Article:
Milan style: Liberty architecture
December 21, 2022
What is Liberty style?
Named after Arthur Liberty – who established the eponymous London department store – this type of architecture was at its zenith between 1890 and 1914. Key characteristics include ornate frescoes and murals, floral motifs, and façades embellished with lavish sculptures, all transforming functional objects into beautiful works of art.
You may not be familiar with Milanese architect Cesare Tenca, but you’ll recognise his work – he’s the creative genius behind Hotel Principe di Savoia. Built in 1896, our landmark hotel is a classic example of the Liberty style, with mosaics, elaborate frescoed walls in the swimming pool and gargoyles carved into the stone façade.
The Porta Venezia neighbourhood is just on our doorstep at Hotel Principe di Savoia. It’s also a montage of Liberty architecture, packed with residential buildings plucked straight from a fairytale. Its crowning glory is Castiglioni Palace. Designed by Giuseppe Sommaruga in 1903, this ornate structure features cherubs, columns and wrought-iron leaves curling up its bannister. Close by is Quadrilatero del Silenzio, another neighbourhood well worth exploring – look out for its flamingo garden.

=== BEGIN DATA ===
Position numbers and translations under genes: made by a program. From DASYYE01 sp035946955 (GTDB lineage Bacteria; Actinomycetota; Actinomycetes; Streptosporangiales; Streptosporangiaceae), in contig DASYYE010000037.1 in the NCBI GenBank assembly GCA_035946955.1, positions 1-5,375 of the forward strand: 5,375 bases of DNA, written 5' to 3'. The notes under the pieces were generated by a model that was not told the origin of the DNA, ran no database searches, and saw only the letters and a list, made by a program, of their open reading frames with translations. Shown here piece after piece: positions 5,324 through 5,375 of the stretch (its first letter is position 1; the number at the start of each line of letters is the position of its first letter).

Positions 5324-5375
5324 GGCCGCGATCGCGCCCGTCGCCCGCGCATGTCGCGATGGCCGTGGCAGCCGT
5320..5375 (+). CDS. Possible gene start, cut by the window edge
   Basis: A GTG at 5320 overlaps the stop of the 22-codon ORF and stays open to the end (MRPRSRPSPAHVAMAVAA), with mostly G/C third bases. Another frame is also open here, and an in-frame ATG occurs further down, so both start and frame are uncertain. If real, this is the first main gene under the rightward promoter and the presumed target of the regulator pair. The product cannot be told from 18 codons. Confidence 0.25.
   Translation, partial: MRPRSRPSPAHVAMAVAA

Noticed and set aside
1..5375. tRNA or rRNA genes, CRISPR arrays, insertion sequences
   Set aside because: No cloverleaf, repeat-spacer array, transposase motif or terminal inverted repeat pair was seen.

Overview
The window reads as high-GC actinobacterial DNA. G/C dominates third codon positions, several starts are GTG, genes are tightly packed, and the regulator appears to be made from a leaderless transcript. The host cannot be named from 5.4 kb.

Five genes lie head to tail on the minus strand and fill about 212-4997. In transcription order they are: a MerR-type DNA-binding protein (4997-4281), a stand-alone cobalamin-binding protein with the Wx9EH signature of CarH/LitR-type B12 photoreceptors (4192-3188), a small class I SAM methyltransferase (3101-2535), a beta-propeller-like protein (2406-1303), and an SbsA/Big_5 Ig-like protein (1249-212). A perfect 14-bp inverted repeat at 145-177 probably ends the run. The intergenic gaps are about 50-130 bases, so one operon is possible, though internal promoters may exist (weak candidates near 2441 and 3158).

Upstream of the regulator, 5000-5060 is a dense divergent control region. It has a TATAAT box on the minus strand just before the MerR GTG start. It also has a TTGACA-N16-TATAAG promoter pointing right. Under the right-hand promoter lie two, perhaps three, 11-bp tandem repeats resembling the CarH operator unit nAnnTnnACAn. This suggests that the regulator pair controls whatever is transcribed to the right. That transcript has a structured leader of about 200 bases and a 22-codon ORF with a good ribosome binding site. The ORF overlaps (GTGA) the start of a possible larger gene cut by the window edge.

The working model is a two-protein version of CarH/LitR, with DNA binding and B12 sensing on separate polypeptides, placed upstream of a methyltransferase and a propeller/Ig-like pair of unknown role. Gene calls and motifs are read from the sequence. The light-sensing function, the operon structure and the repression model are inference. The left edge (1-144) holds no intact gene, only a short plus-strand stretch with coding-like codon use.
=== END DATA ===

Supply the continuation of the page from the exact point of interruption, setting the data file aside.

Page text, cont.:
Castiglioni Palace, 47 Corso Venezia, 20121 Milan
Wrought iron balconies and floral motifs carved into the exterior of this 1907 bar are classic Liberty features. Inside is just as authentic with its original marble floor, stained glass bar and wooden panelling – you can imagine the late American writer, Ernest Hemingway, who lived in the city in 1918, sipping a gin or two here. No doubt he would’ve enjoyed the bar’s quizzes and occasional live bands, too. There’s pavement seating for warm evenings but if you sit inside you can soak up the bohemian ambiance while perusing temporary exhibitions by young, avant-garde artists.
13 Via Giosue Carducci, 20123 Milan
Turin and beyond
Lake Como and Turin also fell in love with Liberty, and both make for a romantic day trip (each is under a two-hour drive from Milan). Turin’s love affair with Liberty began after its 1902 decorative arts expo, and – as the area around Porta Nuova Station will reveal – much of its architecture has been preserved. Strolling past buildings such as Priotti and Debernardis is a delight. Meanwhile, Caffè Baratti e Milano’s plant-like stuccoes were made with painters in mind, as were the panelling, mirrors and bronze friezes of Caffè Mulassano.
Caffè Baratti e Milano, 27 Castello Square, 10123 Turin
Caffè Mulassano, 15 Castello Square, 10123 Turin
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